This classic domestic mix was not produced because someone intended to but purely co-incidentally. Jean Mill of California is a breeder herself but her purpose in this case was different. She had acquired a leopard cat and left it with a black tom cat thinking that the two cats were good company to each other. Only to her surprise, the two breeds mated giving rise to an offspring which later came to be known as Bengal. Bengals are one of the most intelligent cat breeds today and this is one such breed which can be trained in a whisker. They gained complete championship status eight years later in 1991, after they were granted an experimental status in 1983 by The International Cat Association (TICA).
After around three generations from their original crossing, these cats have generally acquired a gentle domestic breed temperament. Yet, for a usual pet owner, these cats should be minimum four generations removed from the original crossing. These cats are highly energetic and playful.
- Activity Level: 5/5(fanatically playful)
- Intelligence Level: 5/5(brainy and wild)
- Curiosity: 4/5(highly curious)
- Friendliness: 5/5(highly amicable)
- Vocal: 3/5(moody vocal)
These cats boast a “wild” look with rosettes, large spots and a light and white belly. They have a sharp body structure that reminds one of the ALC. The cat’s rosette spots appear only on their sides and back with stripes on other parts. They usually also have a “mascara” and forelong striping on the eyes.
- Fur: They have a plush short and thick coat which comes in a variety of colors and patterns. The colors include brown tabby, black silver tabby, seal mint tabby and seal silver lynx point.
- Eyes: The Bengal has large oval eyes. The eye color varies from green, gold and copper. The traditional brown Bengal has either green or gold eyes.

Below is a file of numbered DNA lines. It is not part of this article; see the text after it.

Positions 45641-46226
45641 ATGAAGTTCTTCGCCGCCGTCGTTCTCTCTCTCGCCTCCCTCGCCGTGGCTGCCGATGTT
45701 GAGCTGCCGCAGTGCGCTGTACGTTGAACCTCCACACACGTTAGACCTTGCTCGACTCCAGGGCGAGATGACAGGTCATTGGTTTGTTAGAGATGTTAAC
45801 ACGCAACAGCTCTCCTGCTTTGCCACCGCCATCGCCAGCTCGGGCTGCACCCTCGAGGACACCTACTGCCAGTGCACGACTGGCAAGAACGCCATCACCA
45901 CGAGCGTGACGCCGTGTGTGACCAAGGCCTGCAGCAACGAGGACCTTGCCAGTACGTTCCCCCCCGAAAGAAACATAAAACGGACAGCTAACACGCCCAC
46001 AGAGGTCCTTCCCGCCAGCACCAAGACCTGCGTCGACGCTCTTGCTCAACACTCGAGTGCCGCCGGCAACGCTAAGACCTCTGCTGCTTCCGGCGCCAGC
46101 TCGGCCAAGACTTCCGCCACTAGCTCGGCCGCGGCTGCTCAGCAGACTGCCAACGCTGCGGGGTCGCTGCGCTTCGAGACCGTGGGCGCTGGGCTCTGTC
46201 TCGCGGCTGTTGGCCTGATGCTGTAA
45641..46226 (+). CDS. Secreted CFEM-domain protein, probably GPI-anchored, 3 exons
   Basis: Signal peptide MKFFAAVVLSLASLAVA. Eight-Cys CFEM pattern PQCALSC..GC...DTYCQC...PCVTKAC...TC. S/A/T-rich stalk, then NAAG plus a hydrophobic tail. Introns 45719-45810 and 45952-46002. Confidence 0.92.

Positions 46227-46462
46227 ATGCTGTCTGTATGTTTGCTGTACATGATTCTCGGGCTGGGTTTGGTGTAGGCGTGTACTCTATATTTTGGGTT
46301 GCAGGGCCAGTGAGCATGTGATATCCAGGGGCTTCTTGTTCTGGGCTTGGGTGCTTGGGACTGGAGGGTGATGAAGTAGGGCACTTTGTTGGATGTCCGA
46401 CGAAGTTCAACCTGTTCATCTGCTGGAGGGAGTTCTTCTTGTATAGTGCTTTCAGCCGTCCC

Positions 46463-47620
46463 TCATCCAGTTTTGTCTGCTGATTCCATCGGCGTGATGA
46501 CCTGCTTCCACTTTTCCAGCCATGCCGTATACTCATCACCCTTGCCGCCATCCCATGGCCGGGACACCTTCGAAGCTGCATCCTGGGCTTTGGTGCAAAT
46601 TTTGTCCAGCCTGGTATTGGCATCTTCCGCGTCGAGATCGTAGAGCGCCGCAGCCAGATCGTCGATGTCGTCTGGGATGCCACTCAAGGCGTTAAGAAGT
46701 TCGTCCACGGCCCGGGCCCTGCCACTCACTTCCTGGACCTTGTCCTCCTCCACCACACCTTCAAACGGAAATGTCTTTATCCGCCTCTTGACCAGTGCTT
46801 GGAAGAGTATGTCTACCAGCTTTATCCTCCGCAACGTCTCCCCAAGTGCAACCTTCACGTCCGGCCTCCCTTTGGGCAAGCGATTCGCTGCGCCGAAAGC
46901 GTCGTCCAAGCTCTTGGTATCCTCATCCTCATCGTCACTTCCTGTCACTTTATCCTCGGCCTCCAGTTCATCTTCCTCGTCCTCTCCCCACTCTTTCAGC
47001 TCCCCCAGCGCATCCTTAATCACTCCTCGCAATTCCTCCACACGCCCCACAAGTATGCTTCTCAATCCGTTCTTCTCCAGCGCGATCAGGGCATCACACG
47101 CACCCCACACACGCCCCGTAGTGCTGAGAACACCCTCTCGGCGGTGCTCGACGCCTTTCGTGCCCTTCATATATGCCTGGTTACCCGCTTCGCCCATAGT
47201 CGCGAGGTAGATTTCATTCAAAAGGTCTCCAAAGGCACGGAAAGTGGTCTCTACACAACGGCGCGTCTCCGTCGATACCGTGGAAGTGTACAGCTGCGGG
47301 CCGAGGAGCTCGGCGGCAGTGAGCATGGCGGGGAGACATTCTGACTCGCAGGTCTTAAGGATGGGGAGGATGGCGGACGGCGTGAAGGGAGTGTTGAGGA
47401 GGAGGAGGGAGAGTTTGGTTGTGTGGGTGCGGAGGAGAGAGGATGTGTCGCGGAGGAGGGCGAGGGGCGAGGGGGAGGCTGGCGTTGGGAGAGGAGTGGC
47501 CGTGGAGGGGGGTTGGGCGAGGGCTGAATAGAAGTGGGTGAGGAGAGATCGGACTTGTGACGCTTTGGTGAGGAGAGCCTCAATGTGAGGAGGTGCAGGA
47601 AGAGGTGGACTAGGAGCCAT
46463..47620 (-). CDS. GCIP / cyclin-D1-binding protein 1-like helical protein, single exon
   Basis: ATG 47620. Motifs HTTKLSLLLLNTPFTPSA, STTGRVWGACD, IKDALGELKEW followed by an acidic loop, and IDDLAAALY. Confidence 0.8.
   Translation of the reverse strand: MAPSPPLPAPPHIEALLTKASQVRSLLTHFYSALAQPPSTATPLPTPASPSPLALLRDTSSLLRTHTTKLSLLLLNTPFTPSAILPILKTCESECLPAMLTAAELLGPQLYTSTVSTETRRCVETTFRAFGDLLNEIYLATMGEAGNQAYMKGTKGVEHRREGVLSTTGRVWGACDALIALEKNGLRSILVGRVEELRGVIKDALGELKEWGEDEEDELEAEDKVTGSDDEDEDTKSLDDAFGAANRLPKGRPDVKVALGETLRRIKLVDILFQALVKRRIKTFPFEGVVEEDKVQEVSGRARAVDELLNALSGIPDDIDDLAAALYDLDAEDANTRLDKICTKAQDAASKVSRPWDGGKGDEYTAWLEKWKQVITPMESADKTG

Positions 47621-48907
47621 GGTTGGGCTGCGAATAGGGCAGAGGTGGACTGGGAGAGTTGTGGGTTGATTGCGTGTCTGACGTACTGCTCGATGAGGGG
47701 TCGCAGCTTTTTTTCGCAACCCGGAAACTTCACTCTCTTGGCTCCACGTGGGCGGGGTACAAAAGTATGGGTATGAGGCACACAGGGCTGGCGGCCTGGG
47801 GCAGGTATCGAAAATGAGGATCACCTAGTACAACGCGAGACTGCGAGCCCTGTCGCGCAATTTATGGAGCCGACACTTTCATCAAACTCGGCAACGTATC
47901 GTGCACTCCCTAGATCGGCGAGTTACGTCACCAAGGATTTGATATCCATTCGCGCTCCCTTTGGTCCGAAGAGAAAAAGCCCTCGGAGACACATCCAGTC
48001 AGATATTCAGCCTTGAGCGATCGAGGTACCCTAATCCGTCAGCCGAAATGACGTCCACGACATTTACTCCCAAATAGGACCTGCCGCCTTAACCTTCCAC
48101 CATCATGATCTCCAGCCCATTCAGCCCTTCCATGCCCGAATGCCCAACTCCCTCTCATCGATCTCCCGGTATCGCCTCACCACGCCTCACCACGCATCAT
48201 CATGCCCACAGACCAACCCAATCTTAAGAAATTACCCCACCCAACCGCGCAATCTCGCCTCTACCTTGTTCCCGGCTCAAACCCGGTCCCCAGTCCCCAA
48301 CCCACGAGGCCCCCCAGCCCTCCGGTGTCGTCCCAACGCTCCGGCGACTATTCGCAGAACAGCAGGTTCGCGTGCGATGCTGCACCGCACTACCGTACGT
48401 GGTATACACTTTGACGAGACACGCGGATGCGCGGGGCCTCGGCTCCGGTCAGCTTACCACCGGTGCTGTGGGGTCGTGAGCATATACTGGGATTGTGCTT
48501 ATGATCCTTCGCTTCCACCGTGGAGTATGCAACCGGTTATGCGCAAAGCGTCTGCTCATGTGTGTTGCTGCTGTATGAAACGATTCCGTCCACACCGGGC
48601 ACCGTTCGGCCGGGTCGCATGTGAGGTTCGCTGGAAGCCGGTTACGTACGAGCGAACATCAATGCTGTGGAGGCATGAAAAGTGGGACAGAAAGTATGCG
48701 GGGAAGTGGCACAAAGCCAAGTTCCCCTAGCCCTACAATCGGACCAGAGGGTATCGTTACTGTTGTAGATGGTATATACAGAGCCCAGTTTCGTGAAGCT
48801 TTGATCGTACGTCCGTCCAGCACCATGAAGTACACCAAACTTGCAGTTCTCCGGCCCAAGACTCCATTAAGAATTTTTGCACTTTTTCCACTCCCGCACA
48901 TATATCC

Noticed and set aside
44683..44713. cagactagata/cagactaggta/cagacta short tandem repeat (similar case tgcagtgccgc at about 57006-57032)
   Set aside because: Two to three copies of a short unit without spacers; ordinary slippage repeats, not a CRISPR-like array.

- Body Structure: These cats have a large muscular body structure with paws as good as hands. A modified wedge shaped head which is broad and long than it is wide. The medium length muscular legs are a good support to the body. The tail is thick and medium sized.
- Facial Features: The Bengal has sharp features, be its medium sized short ears, the oval large eyes and the muscularly agile neck.
- Weight: This is a large cat which weighs about 8 to 15 pounds.
The Bengal is a breed which is generally quite healthy and active but it also faces few genetic diseases. The two most common diseases which the Bengal is prone to, are liver diseases associated to anorexia and distal neuropathy, which is a nervous system disorder. Fortunately, these cats recover from the nervous system disorder on their own but for liver disease, an ALT (Alanine Aminotransferase) diagnostic test is recommended.
This voracious hunter should be kept indoors to protect the birds and other animals outside. Weekly brushing of the coat is enough and daily dental hygiene is a must. Rest, the Bengal is capable enough of taking care of its own!
We have gathered this information from our breeders based on their experience with this breed. However, remember that each animal is different with its own personality and needs (just like people!), so use this information wisely.
Do you know more about this breed and want to share your knowledge with us? Send us an email at firstname.lastname@example.org